Both the Tucson Mountain District and the Rincon Mountain District of the park feature the native giant saguaro cactus (Carnegiea gigantea). It is estimated that there are about 1.8 million saguaros in the Saguaro National Park. Some 24 species of cactus are also found here including Engelman’s prickly pear, pink flower hedgehog, jumping cholla, fishhook barrel, etc. However, the introduction of invasive plants like tamarisk, buffelgrass, fountain grass, etc poses a significant threat to the native ecosystem of the Saguaro National Park.
About 30 species of mammals are found in the Saguaro National Park. These include white-tailed deer, coyotes, javelinas, black-tailed jackrabbits, gray foxes, desert cottontails, ground squirrels, ring-tailed cats, and the lesser long-nosed bat. 3 amphibian species like Couch’s spadefoot, canyon tree frog, and lowland leopard frog are found here. About 36 species of reptiles including diamondback rattlesnakes, Gila monsters, desert tortoises, spiny lizards, short-horned lizards, etc are found in the Saguaro National Park.
About 107 species of birds are found in the park including the whiskered screech owl, vermillion flycatcher, cactus wrens, woodpeckers, ravens, hummingbirds, hawks, kestrels, and the highly-threatened Mexican spotted owl.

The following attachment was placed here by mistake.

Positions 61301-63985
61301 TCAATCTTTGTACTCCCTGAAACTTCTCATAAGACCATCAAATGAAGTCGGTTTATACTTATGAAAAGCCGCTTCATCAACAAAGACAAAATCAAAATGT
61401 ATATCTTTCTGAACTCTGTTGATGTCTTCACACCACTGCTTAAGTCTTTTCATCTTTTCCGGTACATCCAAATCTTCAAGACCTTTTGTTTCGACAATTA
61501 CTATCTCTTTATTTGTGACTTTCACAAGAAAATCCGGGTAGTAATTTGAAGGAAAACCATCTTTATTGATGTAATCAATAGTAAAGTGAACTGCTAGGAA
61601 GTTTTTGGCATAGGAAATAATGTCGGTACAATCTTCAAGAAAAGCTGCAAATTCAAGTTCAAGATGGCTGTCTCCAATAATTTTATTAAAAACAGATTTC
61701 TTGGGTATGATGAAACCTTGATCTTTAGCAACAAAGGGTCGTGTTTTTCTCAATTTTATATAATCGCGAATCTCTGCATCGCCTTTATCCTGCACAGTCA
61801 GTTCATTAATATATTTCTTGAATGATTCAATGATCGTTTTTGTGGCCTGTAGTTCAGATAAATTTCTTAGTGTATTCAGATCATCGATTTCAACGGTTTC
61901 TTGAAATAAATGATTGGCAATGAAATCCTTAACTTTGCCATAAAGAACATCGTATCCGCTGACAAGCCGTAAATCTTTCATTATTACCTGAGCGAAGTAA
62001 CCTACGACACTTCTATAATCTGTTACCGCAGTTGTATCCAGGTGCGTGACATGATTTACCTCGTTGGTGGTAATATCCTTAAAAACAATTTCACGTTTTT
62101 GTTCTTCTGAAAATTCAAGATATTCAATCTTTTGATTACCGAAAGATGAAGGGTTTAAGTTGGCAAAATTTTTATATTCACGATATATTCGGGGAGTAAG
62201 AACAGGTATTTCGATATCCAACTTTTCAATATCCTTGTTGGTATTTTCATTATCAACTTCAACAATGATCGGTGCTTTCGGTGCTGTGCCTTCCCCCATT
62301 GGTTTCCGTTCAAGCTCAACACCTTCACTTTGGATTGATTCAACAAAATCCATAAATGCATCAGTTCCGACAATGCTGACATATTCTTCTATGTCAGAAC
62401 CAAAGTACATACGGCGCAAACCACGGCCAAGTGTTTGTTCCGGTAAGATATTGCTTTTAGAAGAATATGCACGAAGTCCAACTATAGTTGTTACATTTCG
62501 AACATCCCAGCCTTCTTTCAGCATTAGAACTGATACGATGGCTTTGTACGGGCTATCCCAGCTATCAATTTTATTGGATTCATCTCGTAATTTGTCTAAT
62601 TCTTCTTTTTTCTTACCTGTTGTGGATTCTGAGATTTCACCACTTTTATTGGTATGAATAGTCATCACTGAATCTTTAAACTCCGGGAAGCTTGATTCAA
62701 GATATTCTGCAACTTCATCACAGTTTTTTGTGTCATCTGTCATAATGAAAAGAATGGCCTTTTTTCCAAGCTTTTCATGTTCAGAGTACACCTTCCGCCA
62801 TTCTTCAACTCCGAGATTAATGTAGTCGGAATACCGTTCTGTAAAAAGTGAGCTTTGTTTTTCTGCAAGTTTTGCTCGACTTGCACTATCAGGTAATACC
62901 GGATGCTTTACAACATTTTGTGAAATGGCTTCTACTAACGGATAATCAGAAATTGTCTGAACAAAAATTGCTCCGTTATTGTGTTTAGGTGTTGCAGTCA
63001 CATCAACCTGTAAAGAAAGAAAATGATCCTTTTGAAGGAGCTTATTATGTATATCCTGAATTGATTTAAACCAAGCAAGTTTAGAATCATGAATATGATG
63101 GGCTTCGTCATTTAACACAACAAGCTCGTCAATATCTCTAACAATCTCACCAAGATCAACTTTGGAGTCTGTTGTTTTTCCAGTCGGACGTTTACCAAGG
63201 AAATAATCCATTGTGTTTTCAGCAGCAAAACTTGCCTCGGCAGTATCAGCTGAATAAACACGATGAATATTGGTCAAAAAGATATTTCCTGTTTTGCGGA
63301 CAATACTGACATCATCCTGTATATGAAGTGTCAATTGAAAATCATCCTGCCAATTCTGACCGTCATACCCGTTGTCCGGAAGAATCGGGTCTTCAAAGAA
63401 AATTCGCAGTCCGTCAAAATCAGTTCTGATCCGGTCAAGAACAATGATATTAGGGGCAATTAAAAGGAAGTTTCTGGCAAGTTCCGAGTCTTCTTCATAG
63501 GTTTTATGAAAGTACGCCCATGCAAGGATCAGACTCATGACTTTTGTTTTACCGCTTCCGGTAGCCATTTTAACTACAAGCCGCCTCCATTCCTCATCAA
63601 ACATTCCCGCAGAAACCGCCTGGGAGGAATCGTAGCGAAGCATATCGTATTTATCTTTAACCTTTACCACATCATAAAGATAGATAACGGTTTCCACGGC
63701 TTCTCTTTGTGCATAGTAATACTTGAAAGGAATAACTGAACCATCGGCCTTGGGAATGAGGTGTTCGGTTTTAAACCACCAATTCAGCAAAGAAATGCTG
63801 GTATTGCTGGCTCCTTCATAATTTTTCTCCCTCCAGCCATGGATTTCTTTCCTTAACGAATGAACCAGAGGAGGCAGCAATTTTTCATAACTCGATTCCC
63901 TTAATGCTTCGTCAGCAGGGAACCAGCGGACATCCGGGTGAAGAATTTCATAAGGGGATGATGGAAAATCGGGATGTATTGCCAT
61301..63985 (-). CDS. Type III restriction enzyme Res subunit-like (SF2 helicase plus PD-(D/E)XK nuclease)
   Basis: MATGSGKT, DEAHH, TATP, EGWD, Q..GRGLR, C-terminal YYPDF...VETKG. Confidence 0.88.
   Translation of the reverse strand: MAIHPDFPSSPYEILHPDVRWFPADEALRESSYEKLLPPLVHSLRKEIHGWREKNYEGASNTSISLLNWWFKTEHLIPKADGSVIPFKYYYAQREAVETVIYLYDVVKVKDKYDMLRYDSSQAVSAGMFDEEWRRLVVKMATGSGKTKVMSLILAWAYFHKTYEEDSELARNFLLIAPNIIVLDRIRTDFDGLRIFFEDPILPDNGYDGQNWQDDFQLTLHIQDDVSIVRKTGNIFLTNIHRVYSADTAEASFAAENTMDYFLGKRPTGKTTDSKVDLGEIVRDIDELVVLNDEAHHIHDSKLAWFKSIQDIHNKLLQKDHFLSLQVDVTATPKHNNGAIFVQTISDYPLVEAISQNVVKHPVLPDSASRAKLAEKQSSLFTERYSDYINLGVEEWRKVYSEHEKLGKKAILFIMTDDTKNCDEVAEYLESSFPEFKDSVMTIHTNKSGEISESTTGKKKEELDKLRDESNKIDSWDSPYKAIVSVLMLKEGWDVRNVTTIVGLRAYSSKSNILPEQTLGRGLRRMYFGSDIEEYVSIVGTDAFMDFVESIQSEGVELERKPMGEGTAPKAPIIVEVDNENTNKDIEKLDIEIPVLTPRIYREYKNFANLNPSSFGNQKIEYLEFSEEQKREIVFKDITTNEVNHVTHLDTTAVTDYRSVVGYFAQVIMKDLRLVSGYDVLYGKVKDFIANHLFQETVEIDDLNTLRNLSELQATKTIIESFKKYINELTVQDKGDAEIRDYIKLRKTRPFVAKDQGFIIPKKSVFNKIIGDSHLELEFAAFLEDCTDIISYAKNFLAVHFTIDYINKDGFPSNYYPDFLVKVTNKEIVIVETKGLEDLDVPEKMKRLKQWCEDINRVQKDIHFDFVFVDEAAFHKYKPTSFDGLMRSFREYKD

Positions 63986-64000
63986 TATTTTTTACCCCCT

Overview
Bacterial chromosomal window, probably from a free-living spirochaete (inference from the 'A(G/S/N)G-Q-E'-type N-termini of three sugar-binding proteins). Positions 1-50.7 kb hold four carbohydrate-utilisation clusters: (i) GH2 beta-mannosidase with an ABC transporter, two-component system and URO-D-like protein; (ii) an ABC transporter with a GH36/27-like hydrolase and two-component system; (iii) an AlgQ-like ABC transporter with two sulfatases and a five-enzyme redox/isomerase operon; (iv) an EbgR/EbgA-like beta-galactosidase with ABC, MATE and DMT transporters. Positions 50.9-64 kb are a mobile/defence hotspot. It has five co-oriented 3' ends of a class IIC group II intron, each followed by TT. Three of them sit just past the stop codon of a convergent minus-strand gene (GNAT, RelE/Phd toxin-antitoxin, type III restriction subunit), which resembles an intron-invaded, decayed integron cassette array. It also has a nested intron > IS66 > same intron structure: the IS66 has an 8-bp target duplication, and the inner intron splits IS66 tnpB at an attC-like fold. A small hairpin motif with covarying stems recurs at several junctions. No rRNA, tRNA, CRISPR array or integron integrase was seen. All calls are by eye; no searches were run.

It is believed that the present Saguaro National Park area was inhabited by the Hohokam people from 200 to 1450AD. Petroglyphs made by the Hohokam people have been found on the stones in the Tucson Mountain District. After the Hohokams, other indigenous people such as the Sobaipuri, Apaches, and Tohono O’odham also lived in the area. Eventually, the area was inhabited by Spanish explorers, missionaries, homesteaders, ranchers, and miners. As per recent estimates, there are over 60 historic structures and 450 archaeological sites in the present park area.
In 1920, some members of the University of Arizona’s Natural History Society decided to protect the area for the conservation of the giant Saguaro cactus as well as the biodiversity of the Sonoran Desert. On March 1, 1933, then US President Herbert Hoover proclaimed the area as the “Saguaro National Monument”. In 1961, US President John F. Kennedy added about 6,500 ha of cactus land in the Tucson Mountains to the Saguaro National Monument. The Presidential Proclamation also led to the creation of the Tucson Mountain District in the west and the Rincon Mountain District in the east. On October 14, 1994, the US Congress combined these two separate districts and established the Saguaro National Park.